Republicans are in denial about how they have 'stoked white resentment' and poisoned politics: Conservative columnist
Donald Trump, official White House photo by Tia Dufour

On Wednesday, writing for The Washington Post, conservative columnist Max Boot painted a damning picture of how the Republican Party has become blinded to how it has "stoked white resentment" — and poisoned American politics in the process.

"I have a highly accomplished friend whose talented son applied to multiple universities this year. The one region where he did not apply was the South, because my friend was afraid of what would happen to an African American down there," wrote Boot.

"Her concern is entirely understandable. This month a video became public showing how Ahmaud Arbery, a 25-year-old black man, was gunned down by two white men while, his family said, he was simply out for a jog in Brunswick, Ga., in February," Boot continued. "But it’s not as if the bacillus of racism is confined to one region; in President Trump’s America, it is as pervasive as the coronavirus." He noted that racist incidents have inflamed tensions all around America, from the suffocation death of George Floyd during a police stop to the Central Park woman, Amy Cooper, who called the police on an African-American birdwatcher for asking her to leash her dog.

"The reality of racism in the United States should not be news to anyone," wrote Boot. "People of color experience it every day, and the coronavirus is only exacerbating our racial inequality. Racism is not confined to one political party; Amy Cooper donates to Democrats. But in modern America, only one political party is devoted to stoking white resentment for political gain."

"As veteran Republican operative Stuart Stevens writes in his important forthcoming book, 'It Was All a Lie,' race 'has defined the modern Republican party' ever since Richard Nixon’s Southern strategy," wrote Boot. "Most Trump supporters, to be sure, don’t use the 'n word' or publicly defend white supremacy. But many Republicans (75 percent in a 2019 poll) are convinced that whites are victims of discrimination, and many sneer at anyone who calls out white racism or white privilege with epithets such as 'woke,' 'politically correct' and 'social justice warrior."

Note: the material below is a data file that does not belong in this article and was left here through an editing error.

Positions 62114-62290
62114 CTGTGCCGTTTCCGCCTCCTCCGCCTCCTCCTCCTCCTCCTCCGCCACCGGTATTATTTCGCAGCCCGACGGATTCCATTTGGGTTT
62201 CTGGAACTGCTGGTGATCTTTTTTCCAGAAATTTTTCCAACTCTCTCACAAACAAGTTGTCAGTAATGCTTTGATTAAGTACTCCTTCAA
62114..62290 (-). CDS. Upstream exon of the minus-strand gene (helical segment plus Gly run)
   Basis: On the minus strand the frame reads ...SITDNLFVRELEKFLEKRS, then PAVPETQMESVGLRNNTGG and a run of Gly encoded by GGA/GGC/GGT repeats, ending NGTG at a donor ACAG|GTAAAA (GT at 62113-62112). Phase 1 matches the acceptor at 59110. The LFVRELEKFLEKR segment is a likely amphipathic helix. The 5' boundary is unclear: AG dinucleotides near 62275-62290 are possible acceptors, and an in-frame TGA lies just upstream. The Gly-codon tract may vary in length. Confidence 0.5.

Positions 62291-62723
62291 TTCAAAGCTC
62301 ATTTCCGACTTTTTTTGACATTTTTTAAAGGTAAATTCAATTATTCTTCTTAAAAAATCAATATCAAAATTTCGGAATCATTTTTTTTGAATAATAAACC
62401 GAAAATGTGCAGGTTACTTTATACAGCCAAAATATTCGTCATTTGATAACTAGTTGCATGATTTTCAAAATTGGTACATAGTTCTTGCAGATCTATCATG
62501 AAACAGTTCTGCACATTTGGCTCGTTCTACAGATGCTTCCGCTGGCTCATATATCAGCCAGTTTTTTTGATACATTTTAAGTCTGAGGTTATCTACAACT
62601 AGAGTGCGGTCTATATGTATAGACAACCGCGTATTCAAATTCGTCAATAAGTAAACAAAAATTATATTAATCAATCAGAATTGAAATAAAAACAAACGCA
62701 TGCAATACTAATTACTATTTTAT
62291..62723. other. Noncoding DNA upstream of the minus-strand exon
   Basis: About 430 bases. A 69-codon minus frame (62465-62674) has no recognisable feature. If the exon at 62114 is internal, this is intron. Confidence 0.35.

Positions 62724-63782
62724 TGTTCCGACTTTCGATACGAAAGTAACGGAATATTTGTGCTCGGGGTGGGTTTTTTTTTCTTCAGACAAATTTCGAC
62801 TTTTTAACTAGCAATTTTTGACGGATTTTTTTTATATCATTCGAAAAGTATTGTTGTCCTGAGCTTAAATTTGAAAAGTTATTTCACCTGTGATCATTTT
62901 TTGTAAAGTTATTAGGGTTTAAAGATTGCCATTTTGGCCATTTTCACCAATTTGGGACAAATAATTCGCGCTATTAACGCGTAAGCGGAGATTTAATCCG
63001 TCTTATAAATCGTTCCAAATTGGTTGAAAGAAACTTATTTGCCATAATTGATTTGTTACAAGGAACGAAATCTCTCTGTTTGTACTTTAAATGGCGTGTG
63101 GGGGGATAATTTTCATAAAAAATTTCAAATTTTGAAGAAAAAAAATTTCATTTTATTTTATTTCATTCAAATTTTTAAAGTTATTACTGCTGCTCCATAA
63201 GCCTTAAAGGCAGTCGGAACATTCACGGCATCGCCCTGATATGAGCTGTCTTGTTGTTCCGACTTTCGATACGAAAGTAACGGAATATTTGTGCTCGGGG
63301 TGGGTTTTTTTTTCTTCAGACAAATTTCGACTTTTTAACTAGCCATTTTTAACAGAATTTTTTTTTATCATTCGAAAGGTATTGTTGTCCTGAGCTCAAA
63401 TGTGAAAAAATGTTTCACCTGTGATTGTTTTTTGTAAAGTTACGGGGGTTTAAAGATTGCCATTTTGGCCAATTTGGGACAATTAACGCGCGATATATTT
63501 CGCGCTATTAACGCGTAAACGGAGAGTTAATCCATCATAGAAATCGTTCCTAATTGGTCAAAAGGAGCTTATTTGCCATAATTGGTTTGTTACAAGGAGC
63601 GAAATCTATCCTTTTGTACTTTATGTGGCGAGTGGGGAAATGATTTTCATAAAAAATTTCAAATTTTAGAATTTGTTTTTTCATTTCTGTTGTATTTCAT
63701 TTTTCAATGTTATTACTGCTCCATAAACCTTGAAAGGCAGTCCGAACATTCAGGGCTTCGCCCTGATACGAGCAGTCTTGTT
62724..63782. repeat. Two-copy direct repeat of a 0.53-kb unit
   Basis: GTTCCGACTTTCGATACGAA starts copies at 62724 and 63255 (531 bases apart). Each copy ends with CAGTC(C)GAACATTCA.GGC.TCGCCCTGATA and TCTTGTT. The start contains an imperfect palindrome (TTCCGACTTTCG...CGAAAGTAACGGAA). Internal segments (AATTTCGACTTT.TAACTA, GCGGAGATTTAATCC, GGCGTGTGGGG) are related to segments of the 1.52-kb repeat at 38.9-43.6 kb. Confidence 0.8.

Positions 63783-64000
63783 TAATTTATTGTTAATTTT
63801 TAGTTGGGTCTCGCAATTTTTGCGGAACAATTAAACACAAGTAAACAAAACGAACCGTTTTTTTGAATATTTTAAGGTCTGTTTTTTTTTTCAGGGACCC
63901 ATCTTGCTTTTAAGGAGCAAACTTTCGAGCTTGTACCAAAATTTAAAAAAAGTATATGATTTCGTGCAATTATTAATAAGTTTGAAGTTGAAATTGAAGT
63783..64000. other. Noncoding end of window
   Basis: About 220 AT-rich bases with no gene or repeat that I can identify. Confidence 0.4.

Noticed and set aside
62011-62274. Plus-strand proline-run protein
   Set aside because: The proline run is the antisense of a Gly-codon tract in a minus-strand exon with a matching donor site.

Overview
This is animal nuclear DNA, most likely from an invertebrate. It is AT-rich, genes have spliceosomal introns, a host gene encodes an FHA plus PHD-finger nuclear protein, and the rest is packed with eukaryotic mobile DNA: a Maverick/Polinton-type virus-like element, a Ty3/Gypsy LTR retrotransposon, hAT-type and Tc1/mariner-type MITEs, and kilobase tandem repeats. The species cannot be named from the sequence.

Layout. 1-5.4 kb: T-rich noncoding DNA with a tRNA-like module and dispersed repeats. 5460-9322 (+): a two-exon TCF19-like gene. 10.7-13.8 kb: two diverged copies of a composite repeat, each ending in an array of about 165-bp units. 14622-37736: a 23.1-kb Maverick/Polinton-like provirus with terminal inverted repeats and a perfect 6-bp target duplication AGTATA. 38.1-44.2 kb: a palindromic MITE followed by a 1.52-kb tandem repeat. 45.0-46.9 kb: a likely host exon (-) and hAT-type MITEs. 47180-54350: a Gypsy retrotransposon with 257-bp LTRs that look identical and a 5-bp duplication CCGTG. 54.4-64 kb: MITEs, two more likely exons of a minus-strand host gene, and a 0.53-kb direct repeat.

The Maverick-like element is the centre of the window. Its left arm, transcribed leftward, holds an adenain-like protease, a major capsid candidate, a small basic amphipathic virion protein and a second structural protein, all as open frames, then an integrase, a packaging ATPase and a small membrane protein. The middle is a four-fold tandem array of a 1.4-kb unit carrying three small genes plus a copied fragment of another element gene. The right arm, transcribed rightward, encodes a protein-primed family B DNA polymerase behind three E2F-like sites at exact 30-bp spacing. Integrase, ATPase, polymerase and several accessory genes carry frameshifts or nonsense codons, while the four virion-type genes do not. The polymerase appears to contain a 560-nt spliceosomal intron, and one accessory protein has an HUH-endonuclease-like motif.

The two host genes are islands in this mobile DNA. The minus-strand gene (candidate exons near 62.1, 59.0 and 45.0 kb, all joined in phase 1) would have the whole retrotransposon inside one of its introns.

"Trump, who came to political prominence denying that our first African American president was born in the United States, is the master of catering to white grievances while cynically proclaiming, 'I am the least racist person there is anywhere in the world,'" wrote Boot. "The least racist person spent part of Memorial Day retweeting a vile Internet troll who specializes in racist and sexist invective. And now the least racist person is mobilizing an army of 50,000 poll watchers to suppress minority voter turnout under the guise of combating (virtually nonexistent) voter fraud."

"This blatant ploy to disenfranchise minorities provokes outrage among most Democrats and shrugs among most Republicans," wrote Boot. "As I’ve said before, not all Trump supporters are racist. But they are complicit in his racism. As my Post colleague Brian Klaas writes: 'If you’re more upset by an athlete kneeling on a sports field than a police officer kneeling on a black man’s neck until he dies, then you are the problem.'"

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